The third Newsday request is dated February 15, 2013, and requested records indicating all monetary payments to confidential informants/cooperating witnesses from 2008 to 2012, including, if possible, date and method of payment, rather than an annual total, including ancillary paid expenses such as meals, housing and transportation. The request specifically noted that "we are clearly not seeking information that identifies individuals, simply the amount of public money that's gone to informants and cooperating witnesses."

By letter dated February 26, 2013 NCPD denied access to records regarding these confidential informant payments ("CI payments"), stating that it was doing so pursuant to Public Officers Law §87 (2)(e)(iii) and (iv) and §87(2)(f), because "the release of this information would endanger the safety of certain individuals and would reveal confidential information relating to criminal investigations and disclose investigative techniques and procedures." Upon administrative appeal, which petitioner initiated on March 28, 2013, First Deputy Commissioner Krumpter upheld the denial by letter dated April 19, 2013, citing the same reasons and adding that release would interfere with pending investigations, citing Public Officers Law §87(2)(e)(i).

The fourth request concerned a widely reported case in which Leatrice Brewer was accused of the 2008 killing of her own children. By letter dated April 25, 2012, petitioner requested all documents related to this defendant, her home in New Cassel, logs and radio dispatches directed to her home, and GPS tracking data related to patrol vehicles dispatched to her home for the hour before and three hours after any calls for services to her location. Newsday explained that its request was based on its assertion that the




police had been called to her home prior to the time she killed her children.

The request for the Brewer records was denied by way of a form dated May 1, 2012, which had checked as the reasons for denial under the Public Officers Law 1) the need for authorizations from persons involved in the incident (citing §87(2)(b)), 2) exposure of criminal investigative technique or procedure (citing §87(2)(e)(iv), and, regarding E911 records, County Law §308(4) [barring release of records of calls made to an E911 system except to governmental agencies/departments or private providers of medical or emergency services]. Upon Newsday's administrative appeal of May 22, 2012, Deputy County Attorney Brian Libert, serving as the FOIL appeals officer for this appeal, remanded the request to NCPD "so that it may specifically identify and enumerate documents in its possession and articulate any exemption it may have as to a particular record." Letter dated June 22, 2012.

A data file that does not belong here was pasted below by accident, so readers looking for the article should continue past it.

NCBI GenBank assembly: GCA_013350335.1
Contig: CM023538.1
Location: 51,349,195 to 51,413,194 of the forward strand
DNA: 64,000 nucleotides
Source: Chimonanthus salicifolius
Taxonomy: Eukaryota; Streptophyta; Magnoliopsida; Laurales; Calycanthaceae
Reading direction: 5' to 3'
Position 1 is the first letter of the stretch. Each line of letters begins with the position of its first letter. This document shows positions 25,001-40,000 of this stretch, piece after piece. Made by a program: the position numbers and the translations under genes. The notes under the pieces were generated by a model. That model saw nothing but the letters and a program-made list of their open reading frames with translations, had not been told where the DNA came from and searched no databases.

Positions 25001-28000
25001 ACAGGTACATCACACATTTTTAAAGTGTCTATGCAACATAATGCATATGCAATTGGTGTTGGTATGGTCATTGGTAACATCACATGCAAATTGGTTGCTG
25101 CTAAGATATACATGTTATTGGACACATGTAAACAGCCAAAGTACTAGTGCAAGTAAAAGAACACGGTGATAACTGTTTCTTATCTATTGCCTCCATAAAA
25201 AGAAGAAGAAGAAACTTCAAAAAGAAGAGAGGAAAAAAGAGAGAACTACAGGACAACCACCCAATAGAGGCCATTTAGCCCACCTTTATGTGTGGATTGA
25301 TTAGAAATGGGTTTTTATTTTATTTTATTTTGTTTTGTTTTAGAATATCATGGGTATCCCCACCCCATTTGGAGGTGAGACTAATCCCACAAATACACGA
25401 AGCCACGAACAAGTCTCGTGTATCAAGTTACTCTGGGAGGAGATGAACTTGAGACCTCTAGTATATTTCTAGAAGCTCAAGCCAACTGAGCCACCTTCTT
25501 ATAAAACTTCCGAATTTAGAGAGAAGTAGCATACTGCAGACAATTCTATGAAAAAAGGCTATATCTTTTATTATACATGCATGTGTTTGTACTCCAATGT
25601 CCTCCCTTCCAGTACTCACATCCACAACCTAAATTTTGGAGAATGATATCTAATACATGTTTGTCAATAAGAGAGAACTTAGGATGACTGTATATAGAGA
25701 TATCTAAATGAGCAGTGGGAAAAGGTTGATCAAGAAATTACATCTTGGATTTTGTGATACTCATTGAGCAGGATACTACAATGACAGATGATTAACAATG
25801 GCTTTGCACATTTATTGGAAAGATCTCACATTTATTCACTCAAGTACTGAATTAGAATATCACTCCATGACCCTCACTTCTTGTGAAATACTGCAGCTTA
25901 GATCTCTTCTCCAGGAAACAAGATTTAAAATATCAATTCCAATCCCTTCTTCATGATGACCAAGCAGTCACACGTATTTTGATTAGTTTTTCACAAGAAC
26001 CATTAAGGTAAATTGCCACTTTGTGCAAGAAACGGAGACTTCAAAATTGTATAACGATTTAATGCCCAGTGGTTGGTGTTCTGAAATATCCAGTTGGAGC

On remand, NCPD again denied the request by way of letter from Detective Sergeant Israel Santiago, dated July 20, 2012.. The reasons were 1) that the request for "all documents" did not reasonably describe the specific documents being sought, 2) unwarranted invasion of personal privacy (citing Public Officers Law §87(2)[b]), 3) County Law §308(4), and 4) that the release of GPS tracking data could impede or interfere with pending an/or future investigation, reveal methods of investigation and could jeopardize officer safety (citing Public Officers Law §§87(2)(e)( i) and (2)(e)(iv) and (2)(f)).

Upon administrative appeal after remand, by letter dated September 20, 2012, NCPD notified Newsday that the County Attorney had requested that NCPD reconsider




its second denial and, as a result, NCPD was producing documents, but redacted "in order to prevent an unwarranted invasion of personal privacy of certain individuals." Those records that were produced were, in fact, redacted, obscuring such items as addresses where incidents involving Brewer occurred, and the names and other persons involved, including witnesses and those suspected of criminal behavior.

In addition to the privacy exemption, NCPD's transmittal letter explained that additional redactions of information had been made regarding "dispatch logs, radio transmissions, etc. to Brewer's home(s)" pursuant to County Law §308(4) and Public Officers Law §87(2)(a), which permits an agency to withhold information if it is "specifically exempted from disclosure by state or federal statute." As noted above, County Law §308(4) bars a general release of records of calls made to an E911 system. Finally, the letter explained that GPS tracking data was again denied on the ground that disclosure could impede or interfere with pending or future investigations, reveal investigative techniques and jeopardize officer safety.